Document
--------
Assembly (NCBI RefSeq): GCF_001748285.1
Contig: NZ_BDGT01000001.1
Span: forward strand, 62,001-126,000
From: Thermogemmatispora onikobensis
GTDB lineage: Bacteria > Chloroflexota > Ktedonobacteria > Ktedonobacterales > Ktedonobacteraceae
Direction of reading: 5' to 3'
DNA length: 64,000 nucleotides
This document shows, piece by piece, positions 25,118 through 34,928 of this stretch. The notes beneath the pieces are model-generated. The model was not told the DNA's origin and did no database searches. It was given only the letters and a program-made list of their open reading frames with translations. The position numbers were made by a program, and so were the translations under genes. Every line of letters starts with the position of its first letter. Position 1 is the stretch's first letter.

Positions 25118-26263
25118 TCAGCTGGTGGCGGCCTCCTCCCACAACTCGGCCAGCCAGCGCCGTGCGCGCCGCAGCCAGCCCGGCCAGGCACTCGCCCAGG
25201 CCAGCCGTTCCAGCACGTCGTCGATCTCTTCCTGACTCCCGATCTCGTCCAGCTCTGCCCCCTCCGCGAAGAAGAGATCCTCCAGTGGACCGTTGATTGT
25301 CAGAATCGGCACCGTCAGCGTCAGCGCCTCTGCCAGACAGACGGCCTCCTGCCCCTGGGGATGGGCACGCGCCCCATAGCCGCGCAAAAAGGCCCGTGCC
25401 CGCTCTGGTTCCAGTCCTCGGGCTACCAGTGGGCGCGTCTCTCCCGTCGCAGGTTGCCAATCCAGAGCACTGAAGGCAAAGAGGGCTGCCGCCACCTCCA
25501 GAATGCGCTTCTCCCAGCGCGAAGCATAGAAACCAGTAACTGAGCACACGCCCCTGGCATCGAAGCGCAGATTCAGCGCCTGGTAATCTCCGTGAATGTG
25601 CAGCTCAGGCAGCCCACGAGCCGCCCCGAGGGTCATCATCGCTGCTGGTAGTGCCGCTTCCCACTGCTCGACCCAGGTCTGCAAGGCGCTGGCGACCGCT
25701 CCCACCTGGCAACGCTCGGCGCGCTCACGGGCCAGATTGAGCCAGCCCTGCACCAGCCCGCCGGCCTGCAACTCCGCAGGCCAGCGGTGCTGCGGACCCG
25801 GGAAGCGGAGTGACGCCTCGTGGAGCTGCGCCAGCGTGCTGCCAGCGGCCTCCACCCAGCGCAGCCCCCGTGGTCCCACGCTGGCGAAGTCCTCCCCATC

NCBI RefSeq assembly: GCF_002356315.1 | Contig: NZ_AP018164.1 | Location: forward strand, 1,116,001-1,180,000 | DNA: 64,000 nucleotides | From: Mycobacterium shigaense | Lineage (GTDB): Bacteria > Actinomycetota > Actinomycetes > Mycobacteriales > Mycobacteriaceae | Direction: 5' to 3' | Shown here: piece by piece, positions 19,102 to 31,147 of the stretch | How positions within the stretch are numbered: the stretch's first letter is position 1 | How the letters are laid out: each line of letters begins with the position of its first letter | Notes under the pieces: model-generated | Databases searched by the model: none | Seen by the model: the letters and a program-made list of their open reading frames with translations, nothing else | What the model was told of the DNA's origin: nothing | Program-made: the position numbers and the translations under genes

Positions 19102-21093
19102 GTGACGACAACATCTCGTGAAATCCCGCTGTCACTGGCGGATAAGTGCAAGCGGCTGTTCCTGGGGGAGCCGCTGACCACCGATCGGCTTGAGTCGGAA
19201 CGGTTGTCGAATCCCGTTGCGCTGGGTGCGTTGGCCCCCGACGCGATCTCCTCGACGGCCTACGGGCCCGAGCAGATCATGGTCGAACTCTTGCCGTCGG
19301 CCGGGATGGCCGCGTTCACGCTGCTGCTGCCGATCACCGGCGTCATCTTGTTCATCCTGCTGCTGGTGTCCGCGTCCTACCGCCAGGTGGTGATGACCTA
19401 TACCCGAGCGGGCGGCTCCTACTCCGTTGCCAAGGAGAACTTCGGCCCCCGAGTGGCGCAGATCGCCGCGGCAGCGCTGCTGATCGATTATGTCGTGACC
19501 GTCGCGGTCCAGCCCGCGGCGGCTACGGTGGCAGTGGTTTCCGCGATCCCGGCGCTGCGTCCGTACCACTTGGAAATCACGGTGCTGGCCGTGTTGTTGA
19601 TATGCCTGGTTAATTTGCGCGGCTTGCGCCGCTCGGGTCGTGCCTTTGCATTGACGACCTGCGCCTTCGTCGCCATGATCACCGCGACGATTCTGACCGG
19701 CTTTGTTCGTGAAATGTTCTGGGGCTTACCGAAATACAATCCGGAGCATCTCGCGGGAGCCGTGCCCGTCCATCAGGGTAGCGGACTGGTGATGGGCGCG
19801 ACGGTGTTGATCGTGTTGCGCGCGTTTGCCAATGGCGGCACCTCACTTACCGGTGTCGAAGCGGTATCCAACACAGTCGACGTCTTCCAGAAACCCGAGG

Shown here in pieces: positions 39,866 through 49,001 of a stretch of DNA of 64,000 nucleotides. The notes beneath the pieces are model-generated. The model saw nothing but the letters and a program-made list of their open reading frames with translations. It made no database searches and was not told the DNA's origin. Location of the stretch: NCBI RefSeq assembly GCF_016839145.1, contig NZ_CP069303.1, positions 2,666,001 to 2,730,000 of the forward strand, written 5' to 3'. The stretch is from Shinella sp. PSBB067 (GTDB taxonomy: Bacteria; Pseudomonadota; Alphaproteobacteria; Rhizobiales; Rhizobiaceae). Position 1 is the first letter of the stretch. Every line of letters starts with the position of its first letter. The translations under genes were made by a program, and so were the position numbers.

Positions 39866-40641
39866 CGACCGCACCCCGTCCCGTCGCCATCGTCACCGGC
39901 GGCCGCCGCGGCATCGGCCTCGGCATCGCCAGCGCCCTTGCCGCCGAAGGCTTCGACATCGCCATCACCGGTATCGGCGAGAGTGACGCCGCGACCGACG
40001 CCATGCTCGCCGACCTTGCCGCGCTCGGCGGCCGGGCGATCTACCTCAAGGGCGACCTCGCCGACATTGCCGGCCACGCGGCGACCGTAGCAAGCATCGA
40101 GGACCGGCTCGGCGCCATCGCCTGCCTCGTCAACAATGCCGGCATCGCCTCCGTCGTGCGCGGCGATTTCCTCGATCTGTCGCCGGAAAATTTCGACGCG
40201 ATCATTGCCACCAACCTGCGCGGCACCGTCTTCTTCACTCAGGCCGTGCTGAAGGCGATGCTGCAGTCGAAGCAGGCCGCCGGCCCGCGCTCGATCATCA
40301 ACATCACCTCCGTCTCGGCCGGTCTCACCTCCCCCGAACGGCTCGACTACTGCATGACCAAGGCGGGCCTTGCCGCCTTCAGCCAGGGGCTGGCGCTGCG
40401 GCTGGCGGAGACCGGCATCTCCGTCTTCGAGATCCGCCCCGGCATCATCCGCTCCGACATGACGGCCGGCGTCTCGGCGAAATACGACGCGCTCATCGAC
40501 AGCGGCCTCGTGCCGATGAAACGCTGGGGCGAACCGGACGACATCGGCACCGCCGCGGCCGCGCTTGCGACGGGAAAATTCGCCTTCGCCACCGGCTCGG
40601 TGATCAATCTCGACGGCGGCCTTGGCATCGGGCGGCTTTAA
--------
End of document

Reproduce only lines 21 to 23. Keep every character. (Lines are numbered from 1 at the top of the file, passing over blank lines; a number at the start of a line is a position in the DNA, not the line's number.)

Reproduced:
19201 CGGTTGTCGAATCCCGTTGCGCTGGGTGCGTTGGCCCCCGACGCGATCTCCTCGACGGCCTACGGGCCCGAGCAGATCATGGTCGAACTCTTGCCGTCGG
19301 CCGGGATGGCCGCGTTCACGCTGCTGCTGCCGATCACCGGCGTCATCTTGTTCATCCTGCTGCTGGTGTCCGCGTCCTACCGCCAGGTGGTGATGACCTA
19401 TACCCGAGCGGGCGGCTCCTACTCCGTTGCCAAGGAGAACTTCGGCCCCCGAGTGGCGCAGATCGCCGCGGCAGCGCTGCTGATCGATTATGTCGTGACC